DoD Additive Manufacturing Strategy

DoD Additive Manufacturing Strategy

The Office of the Secretary of Defense Manufacturing Technology (OSD ManTech) Program Office in the Office of the Under Secretary of Defense for Research and Engineering (OUSD(R&E)) released its first-ever comprehensive Additive Manufacturing (AM) Strategy in January 2021. The AM Strategy establishes a common vision for the use of this game-changing technology, which is also known as three-dimensional (3D) printing. OSD ManTech, which is under the Strategic Technology Protection and Exploitation (STP&E) Office in OUSD(R&E), crafted the Strategy in partnership with the Military Services and other defense agencies.

“Additive manufacturing offers DOD unprecedented supply chain agility while enabling our developers to sustain technological dominance for our Warfighters,” said Robert Gold, Director of the Technology and Manufacturing Industrial Base (TMIB) Office in STP&E, OUSD(R&E) who is also responsible for oversight of OSD ManTech. “This Strategy ensures that DOD will realize the most benefits from AM technology by structuring our AM activities, aligning funding opportunities, and improving AM implementation efforts – all with the objective of enhancing our Warfighters’ mission readiness.”

“The Air Force eagerly partnered with OSD and our other Services to develop a much needed DOD AM Strategy that addresses our collective needs. This Strategy is vital as it provides a roadmap to fully adopt and integrate AM in our acquisition and sustainment communities,” says Angela Tymofichuk, Deputy Assistant Secretary for Logistics and Product Support, Office of the Assistant Secretary of the Air Force for Acquisition, Technology and Logistics. “We envision AM as an effective tool that can mitigate diminished manufacturing sources of supply and long lead time supply chain shortfalls, while empowering Airmen to create innovative solutions for the myriad of sustainment challenges they encounter.”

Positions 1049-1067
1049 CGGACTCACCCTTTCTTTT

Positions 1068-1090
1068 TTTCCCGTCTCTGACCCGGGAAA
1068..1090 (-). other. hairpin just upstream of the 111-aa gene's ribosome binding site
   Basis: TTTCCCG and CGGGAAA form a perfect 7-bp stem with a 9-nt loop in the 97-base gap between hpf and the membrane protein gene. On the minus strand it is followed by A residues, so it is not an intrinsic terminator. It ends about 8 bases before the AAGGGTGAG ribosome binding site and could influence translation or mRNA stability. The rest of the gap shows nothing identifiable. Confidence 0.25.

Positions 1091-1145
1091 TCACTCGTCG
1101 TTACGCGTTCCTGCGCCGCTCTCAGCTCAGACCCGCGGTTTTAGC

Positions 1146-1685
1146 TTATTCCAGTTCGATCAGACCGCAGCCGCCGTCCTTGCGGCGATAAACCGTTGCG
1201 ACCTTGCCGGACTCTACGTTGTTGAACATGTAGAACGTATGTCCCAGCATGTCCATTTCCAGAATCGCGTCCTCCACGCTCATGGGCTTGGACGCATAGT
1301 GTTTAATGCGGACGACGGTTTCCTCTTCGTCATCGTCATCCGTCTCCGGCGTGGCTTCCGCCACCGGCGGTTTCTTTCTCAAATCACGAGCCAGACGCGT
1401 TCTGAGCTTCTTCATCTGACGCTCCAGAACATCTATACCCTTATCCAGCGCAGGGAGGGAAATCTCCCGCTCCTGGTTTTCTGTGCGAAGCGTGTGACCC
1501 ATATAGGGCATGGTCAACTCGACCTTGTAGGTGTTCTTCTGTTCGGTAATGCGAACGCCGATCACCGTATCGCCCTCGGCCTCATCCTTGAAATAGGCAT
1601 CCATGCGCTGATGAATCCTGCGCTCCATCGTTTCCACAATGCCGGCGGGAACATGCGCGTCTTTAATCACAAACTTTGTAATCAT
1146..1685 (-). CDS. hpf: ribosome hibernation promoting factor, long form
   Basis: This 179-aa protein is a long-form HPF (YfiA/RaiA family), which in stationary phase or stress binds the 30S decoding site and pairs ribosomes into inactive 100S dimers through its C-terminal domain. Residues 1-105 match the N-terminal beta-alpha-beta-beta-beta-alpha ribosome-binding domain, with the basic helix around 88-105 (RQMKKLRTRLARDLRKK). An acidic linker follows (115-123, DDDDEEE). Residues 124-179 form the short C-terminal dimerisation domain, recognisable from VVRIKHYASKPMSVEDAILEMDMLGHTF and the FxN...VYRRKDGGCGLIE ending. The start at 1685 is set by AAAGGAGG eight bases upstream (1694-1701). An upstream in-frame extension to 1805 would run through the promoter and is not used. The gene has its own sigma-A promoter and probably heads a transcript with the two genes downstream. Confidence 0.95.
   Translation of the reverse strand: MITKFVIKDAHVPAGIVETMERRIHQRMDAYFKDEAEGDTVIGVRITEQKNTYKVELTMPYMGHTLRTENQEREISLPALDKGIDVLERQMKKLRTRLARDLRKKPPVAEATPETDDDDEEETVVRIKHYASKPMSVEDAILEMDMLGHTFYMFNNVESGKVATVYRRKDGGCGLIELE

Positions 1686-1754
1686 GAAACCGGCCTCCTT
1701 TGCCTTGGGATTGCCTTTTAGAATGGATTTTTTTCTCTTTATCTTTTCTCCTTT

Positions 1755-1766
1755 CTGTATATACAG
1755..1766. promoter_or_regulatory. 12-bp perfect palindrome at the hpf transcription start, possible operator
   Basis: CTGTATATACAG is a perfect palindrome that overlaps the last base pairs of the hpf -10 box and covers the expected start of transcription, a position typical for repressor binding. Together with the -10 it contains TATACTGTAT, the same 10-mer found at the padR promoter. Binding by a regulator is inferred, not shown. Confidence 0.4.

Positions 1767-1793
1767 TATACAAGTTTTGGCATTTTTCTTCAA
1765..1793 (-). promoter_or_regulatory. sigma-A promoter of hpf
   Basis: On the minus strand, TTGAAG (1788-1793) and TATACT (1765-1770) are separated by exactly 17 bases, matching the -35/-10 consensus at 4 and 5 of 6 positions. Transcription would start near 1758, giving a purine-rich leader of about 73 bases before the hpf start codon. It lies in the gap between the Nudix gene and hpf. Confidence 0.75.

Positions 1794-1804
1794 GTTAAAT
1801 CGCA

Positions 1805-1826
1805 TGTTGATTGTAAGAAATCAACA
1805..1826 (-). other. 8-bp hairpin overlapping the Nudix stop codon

The Strategy outlines how AM supports our Nation’s continued economic and defense dominance in three key ways:

  1. Modernizing national defense systems to improve performance using AM-designed equipment;
  2. Increasing materiel readiness to rapidly prototype and produce direct parts, thereby reducing the risk of obsolete hardware; and
  3. Enabling Warfighters to employ innovative solutions on the battlefield through AM capabilities.

Additive manufacturing allows users to produce new products quickly and cost-effectively, oftentimes on-demand or at the point of need. It also bolsters the lifespan of legacy systems. Some examples of what the technology can produce include aircraft ducting, replacement lens caps, concrete bridges, advanced electronics, and medical equipment. In 2020, manufacturers have successfully used AM to address medical equipment shortages created by the coronavirus pandemic.

Additive manufacturing is still an emerging technology. While there has been growth in AM’s use across the defense industrial base, its full potential is still being realized. The Strategy outlines five strategic goals to achieve broad adoption of AM in the defense sphere:

  1. Integrate AM into DoD and the Defense Industrial Base;
  2. Align AM activities across DoD and with external partners;
  3. Advance and promote agile use of AM;
  4. Expand proficiency in AM: learn, practice, and share knowledge; and
  5. Secure the AM workflow.
USD(R&E)